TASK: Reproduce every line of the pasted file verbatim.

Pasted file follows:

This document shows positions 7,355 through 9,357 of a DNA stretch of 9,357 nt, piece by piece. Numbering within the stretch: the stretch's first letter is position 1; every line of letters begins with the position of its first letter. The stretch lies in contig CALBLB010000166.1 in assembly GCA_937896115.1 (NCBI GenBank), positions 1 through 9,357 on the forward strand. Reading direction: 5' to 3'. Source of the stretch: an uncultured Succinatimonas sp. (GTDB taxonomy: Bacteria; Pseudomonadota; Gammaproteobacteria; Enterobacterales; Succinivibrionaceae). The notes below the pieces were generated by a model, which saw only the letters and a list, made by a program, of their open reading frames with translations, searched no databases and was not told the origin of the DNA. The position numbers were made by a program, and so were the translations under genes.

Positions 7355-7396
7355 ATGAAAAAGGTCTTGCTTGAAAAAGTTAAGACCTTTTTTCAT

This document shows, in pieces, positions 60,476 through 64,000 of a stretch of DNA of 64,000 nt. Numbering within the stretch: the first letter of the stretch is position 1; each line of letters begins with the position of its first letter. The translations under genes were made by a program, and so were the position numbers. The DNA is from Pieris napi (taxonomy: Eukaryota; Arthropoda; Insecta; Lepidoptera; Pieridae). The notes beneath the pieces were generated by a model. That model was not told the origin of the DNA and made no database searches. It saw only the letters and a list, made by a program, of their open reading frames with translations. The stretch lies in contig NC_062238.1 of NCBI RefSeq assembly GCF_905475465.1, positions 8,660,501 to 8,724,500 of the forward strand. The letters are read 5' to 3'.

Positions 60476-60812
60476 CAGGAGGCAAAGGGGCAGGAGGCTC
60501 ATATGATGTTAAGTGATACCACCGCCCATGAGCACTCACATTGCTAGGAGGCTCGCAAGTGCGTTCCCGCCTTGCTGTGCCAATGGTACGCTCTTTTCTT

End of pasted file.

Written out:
This document shows positions 7,355 through 9,357 of a DNA stretch of 9,357 nt, piece by piece. Numbering within the stretch: the stretch's first letter is position 1; every line of letters begins with the position of its first letter. The stretch lies in contig CALBLB010000166.1 in assembly GCA_937896115.1 (NCBI GenBank), positions 1 through 9,357 on the forward strand. Reading direction: 5' to 3'. Source of the stretch: an uncultured Succinatimonas sp. (GTDB taxonomy: Bacteria; Pseudomonadota; Gammaproteobacteria; Enterobacterales; Succinivibrionaceae). The notes below the pieces were generated by a model, which saw only the letters and a list, made by a program, of their open reading frames with translations, searched no databases and was not told the origin of the DNA. The position numbers were made by a program, and so were the translations under genes.

Positions 7355-7396
7355 ATGAAAAAGGTCTTGCTTGAAAAAGTTAAGACCTTTTTTCAT

This document shows, in pieces, positions 60,476 through 64,000 of a stretch of DNA of 64,000 nt. Numbering within the stretch: the first letter of the stretch is position 1; each line of letters begins with the position of its first letter. The translations under genes were made by a program, and so were the position numbers. The DNA is from Pieris napi (taxonomy: Eukaryota; Arthropoda; Insecta; Lepidoptera; Pieridae). The notes beneath the pieces were generated by a model. That model was not told the origin of the DNA and made no database searches. It saw only the letters and a list, made by a program, of their open reading frames with translations. The stretch lies in contig NC_062238.1 of NCBI RefSeq assembly GCF_905475465.1, positions 8,660,501 to 8,724,500 of the forward strand. The letters are read 5' to 3'.

Positions 60476-60812
60476 CAGGAGGCAAAGGGGCAGGAGGCTC
60501 ATATGATGTTAAGTGATACCACCGCCCATGAGCACTCACATTGCTAGGAGGCTCGCAAGTGCGTTCCCGCCTTGCTGTGCCAATGGTACGCTCTTTTCTT